This first installment of a YA fantasy trilogy revolves around a 16-year-old boy who, with the help of some good friends, embarks on a quest to a magical realm to find his mother, who has been missing since he was a toddler.
Geof—nicknamed the Bear because of his 6-foot, 4-inch frame—and his best friend, Jon, aka Jonster the Monster, are looking forward to starting another year at their Sheridan, Wyoming, high school. The area is described as “ground zero for some of the best Native American culture in the country.” When Geof and Jon locate a revered, older Native American storyteller named Donald Deernose who knew Geof’s mother, his revelations change the course of the boys’ lives forever. Deernose tells the teens that Geof’s mother was suffering from a terminal illness and escaped into a magical pond with healing properties and also that she may still be alive. Geof and Jon—along with high school crushes Debbie Marshall and Patricia Chamness—follow Deernose’s instructions and travel to the Medicine Wheel in the Big Horn Mountains. There, after a powerful ritual, they are inexplicably transported to a magical world inhabited by nightmarish monstrosities and wondrous creatures—like a talking cocker spaniel named Uriah, who happens to be a prince. But the quest to find Geof’s mother is temporarily sidelined, as he is identified by the inhabitants as a prophesied hero known as Searcher—“one who can defeat the undefeatable.” In the realm, the evil King Bu-usah has decimated entire regions and starved populations and plans on attacking an idyllic, awe-inspiring place known as the Secret City. With the help of a massive two-headed snake and a magical artifact called the Sceptre, the tyrannical Bu-usah is on the brink of subjugating the entire world. With the group of teens from Wyoming the magical realm’s only hope, Geof and company attempt to steal the Sceptre and stop Bu-usah and his nefarious scheme.Boucher excels at capturing the YA tone—the dialogue is appropriately witty; the teen angst regarding budding relationships and finding one’s place in the world is authentic; and the insightful description of the high school setting at the beginning of the novel is spot-on: “The bell rang for lunch. Teacher grades were fine for parents, but the lunchroom was where kids received their crucial peer grades. A good peer grade was far more important to any high school student than an ‘A’ in Biology. Lunch was truth serum, where every kid’s place in the pecking order was either earned or assigned.” But the real power here lies in the action-packed storyline, which is not only chock-full of fantastical creatures and locales, but also includes more than a few bombshell plot twists. The author creates a character-driven narrative filled with so many thrills and adventures that fantasy fans will find it difficult to simply stop reading. And although some storyline revelations are a bit predictable, the preponderance of genuinely jaw-dropping plot twists (particularly at the tale’s end) will have readers looking forward to the next installment of the saga.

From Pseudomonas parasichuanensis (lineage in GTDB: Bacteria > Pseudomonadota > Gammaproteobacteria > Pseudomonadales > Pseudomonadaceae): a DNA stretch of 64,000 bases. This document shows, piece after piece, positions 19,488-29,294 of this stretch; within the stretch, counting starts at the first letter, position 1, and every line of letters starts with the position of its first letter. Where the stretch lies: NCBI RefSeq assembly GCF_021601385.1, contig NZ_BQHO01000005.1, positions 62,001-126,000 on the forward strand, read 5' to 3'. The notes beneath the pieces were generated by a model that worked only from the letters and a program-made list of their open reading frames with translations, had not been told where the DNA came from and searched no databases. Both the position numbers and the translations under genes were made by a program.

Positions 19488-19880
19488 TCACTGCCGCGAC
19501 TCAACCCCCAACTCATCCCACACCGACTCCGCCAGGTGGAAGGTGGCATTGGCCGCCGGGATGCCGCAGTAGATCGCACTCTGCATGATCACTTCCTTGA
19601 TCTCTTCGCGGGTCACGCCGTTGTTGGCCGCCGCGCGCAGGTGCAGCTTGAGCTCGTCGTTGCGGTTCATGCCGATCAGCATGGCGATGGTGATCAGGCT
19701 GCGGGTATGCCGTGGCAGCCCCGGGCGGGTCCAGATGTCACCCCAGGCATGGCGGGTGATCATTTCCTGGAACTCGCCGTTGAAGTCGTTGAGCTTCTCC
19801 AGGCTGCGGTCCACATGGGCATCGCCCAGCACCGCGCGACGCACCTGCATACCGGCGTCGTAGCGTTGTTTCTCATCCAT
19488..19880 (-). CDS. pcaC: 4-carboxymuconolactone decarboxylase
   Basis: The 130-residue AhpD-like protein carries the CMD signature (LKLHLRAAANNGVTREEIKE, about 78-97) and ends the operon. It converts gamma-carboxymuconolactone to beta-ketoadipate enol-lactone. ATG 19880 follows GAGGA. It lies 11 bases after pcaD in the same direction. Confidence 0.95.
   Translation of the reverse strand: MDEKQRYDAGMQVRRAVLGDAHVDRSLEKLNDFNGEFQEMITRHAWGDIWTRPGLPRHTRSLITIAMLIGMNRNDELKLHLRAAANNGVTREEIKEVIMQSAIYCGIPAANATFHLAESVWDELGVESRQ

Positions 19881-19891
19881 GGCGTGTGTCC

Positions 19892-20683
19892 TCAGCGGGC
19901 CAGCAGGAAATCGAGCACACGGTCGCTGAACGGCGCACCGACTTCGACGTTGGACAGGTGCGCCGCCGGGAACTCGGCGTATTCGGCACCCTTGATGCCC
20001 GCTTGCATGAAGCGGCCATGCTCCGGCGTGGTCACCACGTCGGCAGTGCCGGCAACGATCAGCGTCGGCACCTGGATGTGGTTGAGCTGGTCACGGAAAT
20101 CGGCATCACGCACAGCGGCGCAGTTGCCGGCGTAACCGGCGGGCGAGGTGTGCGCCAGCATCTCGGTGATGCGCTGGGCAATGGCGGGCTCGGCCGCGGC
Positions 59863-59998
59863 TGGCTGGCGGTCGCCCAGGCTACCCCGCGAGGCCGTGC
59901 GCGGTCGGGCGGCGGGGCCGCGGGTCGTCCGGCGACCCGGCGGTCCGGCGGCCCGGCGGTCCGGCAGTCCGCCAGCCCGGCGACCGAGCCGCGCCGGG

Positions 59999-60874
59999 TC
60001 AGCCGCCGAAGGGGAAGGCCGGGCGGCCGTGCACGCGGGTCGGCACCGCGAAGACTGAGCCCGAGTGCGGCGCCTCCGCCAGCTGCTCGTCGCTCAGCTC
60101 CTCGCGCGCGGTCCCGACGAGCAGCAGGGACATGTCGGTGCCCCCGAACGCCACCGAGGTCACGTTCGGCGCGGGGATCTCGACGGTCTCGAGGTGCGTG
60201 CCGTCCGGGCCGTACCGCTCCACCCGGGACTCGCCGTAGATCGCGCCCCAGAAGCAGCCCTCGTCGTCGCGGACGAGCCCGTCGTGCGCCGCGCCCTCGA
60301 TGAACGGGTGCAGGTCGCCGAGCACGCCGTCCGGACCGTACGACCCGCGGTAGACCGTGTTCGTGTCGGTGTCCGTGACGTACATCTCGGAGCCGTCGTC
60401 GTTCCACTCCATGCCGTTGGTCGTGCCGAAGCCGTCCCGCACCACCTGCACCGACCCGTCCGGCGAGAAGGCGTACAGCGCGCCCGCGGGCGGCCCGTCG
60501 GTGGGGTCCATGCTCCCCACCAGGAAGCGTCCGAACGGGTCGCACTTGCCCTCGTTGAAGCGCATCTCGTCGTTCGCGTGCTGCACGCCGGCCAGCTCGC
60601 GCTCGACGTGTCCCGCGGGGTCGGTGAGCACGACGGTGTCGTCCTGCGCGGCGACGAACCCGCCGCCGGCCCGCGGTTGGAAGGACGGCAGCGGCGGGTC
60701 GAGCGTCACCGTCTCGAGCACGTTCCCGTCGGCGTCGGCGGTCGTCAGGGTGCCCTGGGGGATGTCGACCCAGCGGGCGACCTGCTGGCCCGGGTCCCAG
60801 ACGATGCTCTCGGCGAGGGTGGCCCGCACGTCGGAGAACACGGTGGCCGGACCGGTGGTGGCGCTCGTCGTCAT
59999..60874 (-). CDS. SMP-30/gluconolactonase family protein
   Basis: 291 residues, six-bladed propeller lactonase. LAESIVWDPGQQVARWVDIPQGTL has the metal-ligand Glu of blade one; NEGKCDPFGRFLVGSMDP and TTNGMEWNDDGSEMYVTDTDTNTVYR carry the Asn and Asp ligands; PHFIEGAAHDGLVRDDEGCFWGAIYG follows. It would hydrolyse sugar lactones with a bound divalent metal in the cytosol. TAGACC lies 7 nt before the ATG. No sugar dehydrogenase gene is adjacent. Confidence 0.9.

A bracing adventure—fun, fast, and with themes like love, friendship, and the power of family.